Binding agreement on Belgian reactor operations due in October

25 July 2023

A framework agreement to extend the operation of the Doel 4 and Tihange 3 power reactors by 10 years has been signed between French utility Engie and the Belgian federal government. Meanwhile, Belgium's Federal Agency for Nuclear Control (FANC) has set out "its expectations regarding nuclear safety" for the extended operation of the units.

The Doel plant in Belgium (Image: Engie)

On 29 June, Engie and the Belgian government signed an interim agreement defining the terms for the extended operation of the two reactors by ten years. At that time, a final agreement was expected this month.

Electrabel - the Belgian subsidiary of Engie - said the framework agreement, signed on 21 July, sets the framework for the continuation of negotiations between the Belgian state and Electrabel with a view to reaching a final and legally binding agreement, the 'transaction document', in October.

"This agreement confirms what was validated in the month of June (including the lump sum of EUR15 billion (USD16.6 billion) for waste management) and establishes the Flex LTO scenario as the base case for further negotiations," it noted.

This Flex LTO scenario is subject to certain unavoidable conditions to ensure nuclear safety, including: the on-time delivery of nuclear fuel by the manufacturer; improvements to plant design, based on the nuclear safety requirements recently transmitted to Electrabel by FANC; qualification of equipment important for safety to ensure correct operation in all conditions; certain work to ensure the operational safety of the existing facilities must be carried out within 2-4 months in the case of a Flex LTO; and the availability of highly specialised personnel and partner companies must be ensured, taking into account the tight schedule, which is even tighter in the case of a Flex LTO.

"If all these conditions are met, Engie Electrabel currently sees no major obstacles to a restart in November 2025," the company said.

At the request of the government, FANC has proposed the necessary amendments to the Royal Decree on the safety regulations for nuclear installations to allow the extension of Doel 4 and Tihange 3. FANC said the necessary safety improvements may be spread over time and must all be implemented by 2028. In this way it is also possible to operate Doel 4 and Tihange 3 over the winter 2025-2026.

FANC also submitted a note to Engie Electrabel setting out its expectations concerning the elements to be addressed in order to prepare and justify the long-term operation term of Doel 4 and Tihange 3, which are both scheduled to be taken offline in 2025 for maintenance and inspections following 40 years of operation.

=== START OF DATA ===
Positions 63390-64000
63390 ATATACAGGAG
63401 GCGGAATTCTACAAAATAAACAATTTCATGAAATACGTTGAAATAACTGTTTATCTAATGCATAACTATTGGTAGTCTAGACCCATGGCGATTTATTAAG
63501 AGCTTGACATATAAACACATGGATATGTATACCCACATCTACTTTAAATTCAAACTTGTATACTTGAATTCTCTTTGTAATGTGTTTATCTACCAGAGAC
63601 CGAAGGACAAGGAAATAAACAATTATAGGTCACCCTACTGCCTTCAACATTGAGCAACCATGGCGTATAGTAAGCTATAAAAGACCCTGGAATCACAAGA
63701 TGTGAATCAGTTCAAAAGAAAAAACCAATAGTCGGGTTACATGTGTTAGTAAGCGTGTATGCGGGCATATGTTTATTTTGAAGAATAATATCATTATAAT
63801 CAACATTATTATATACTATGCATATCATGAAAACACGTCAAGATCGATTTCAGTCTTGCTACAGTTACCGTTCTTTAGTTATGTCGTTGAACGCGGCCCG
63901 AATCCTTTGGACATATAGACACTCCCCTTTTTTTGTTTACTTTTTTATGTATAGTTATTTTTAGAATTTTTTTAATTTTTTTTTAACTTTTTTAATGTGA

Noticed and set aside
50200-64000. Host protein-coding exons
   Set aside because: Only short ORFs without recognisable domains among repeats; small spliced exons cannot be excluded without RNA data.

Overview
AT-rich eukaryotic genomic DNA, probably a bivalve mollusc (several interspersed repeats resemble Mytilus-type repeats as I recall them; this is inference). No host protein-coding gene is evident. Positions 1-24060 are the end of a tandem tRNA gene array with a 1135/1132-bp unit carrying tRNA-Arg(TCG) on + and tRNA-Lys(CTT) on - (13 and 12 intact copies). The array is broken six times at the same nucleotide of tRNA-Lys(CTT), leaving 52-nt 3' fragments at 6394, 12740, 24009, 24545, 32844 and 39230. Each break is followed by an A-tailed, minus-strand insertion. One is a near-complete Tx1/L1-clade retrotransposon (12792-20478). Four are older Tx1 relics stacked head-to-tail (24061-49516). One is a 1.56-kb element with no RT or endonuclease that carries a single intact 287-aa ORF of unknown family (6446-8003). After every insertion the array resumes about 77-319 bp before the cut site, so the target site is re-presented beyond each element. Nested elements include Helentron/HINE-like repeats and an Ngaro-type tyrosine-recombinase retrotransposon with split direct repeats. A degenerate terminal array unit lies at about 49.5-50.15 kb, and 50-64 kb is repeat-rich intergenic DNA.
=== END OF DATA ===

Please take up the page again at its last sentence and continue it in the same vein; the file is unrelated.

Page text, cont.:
The note specifies the conditions necessary to allow a resumption of operation in the short term after 40 years of operation and expectations for a continuation of longer-term operation for the new operating period.

"Based on the results of the periodic safety review, the measures necessary for continued operation with a level of safety equivalent to that achieved to date, must be carried out before the restart," FANC said. "With regard to the other actions identified (with the objective to further improve the level of safety), they will be included in an action plan to be carried out within three years, subject to duly justified exceptions. These other actions relate to modifications necessary to meet new regulatory requirements or to align as much as possible with current practices, norms and standards."

Engie Electrabel is now further developing action plans and associated timing for making safety improvements. FANC said it will have to approve them and will ensure that priority is given to the activities most important for nuclear safety.

"In order to prepare for long-term operation, special attention is brought to several aspects within this framework," FANC said. "This is the verification of 'preconditions', aspects related to human factors (skills, knowledge and behaviour), aging management and improvement of design. For the latter, regulatory requirements will have to be taken into account."

It added: "This approach has been defined taking into account the needs to ensure the security of electricity supply during the winter periods of 2025-2026 and 2026-2027 as well as the need to guarantee and demonstrate that the level of safety corresponds to the regulations in force."

Under a plan announced by Belgium's coalition government in December 2021, Doel 3 was shut down in September 2022, while Tihange 2 shut down at the end of January this year. The newer Doel 4 and Tihange 3 would be shut down by 2025. However, in March last year the Belgian government decided to start talks with Electrabel with a view to extending the operation of Doel 4 and Tihange 3, allowing for the retention of 2 GWe of nuclear generation capacity.

Researched and written by World Nuclear News